This interview was originally broadcast in February of 2015
The epic battle between man and machine has long been part of our culture, folklore and philosophy. But bestselling author Nicholas Carr makes the case that increasing automation is raising the stakes in this battle– and he is not at all sure we will remain masters of our creations.
In his book, "The Glass Cage: Automation and Us," Carr explores how a growing reliance on computers and computer software is rapidly changing the way Americans live, play, work and learn.
For example, many of us launch apps for everything from navigating unfamiliar roads to listening to music. The problem is, we don’t know when to say “enough.”
When computers take over difficult or time-consuming work, we’re less likely to make the effort to test skills that in the past have given us a sense of accomplishment and satisfaction, Carr writes. All too often, “automation frees us from that which makes us feel free.”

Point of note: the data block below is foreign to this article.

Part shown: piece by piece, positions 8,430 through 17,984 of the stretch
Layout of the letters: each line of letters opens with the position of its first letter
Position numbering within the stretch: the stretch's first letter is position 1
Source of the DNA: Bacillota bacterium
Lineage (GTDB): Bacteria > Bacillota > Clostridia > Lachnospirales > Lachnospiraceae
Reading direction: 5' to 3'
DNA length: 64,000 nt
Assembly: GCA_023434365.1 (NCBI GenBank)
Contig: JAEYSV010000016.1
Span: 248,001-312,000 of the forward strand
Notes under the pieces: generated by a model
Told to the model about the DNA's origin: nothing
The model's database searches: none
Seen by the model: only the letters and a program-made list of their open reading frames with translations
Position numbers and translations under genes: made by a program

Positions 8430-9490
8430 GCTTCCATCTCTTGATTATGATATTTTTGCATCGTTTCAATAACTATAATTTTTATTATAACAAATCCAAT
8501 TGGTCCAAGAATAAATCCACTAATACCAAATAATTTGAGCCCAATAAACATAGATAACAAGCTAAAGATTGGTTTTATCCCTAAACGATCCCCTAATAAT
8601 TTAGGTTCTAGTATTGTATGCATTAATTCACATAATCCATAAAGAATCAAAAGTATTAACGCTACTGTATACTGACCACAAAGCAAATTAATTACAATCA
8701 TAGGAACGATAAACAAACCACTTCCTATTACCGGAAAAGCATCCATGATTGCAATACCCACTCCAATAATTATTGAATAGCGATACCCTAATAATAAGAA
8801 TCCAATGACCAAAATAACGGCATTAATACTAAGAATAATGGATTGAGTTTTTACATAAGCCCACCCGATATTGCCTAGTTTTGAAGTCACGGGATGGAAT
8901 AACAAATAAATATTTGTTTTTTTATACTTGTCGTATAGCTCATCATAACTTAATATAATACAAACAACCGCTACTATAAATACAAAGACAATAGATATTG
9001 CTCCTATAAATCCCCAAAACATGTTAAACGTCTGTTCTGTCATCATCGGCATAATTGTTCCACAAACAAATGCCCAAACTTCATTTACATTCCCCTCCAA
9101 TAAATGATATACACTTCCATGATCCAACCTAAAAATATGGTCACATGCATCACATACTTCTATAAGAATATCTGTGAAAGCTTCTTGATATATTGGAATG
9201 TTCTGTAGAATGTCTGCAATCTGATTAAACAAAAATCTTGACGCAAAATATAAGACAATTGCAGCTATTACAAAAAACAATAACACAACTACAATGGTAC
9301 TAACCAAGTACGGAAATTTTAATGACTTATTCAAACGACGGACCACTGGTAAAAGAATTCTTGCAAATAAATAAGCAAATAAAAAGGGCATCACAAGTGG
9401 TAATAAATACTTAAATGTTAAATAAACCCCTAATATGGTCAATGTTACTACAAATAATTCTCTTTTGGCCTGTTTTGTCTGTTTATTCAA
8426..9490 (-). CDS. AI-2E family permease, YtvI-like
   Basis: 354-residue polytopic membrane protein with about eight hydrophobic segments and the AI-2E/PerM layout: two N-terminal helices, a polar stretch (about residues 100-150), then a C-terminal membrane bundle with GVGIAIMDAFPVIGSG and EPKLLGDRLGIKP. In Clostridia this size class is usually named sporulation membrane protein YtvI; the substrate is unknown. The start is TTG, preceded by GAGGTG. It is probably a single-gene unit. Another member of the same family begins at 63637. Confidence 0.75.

Carr writes about technology and culture and is the author of several other books, including The New York Times bestseller, "The Shallows: What the Internet Is Doing to Our Brains," which was finalist for the Pultizer Prize in 2011.
He has been a columnist for the Guardian in London and has written for The Atlantic, the Wall Street Journal, The New York Times, Wired, Nature, MIT Technology Review, and other periodicals.
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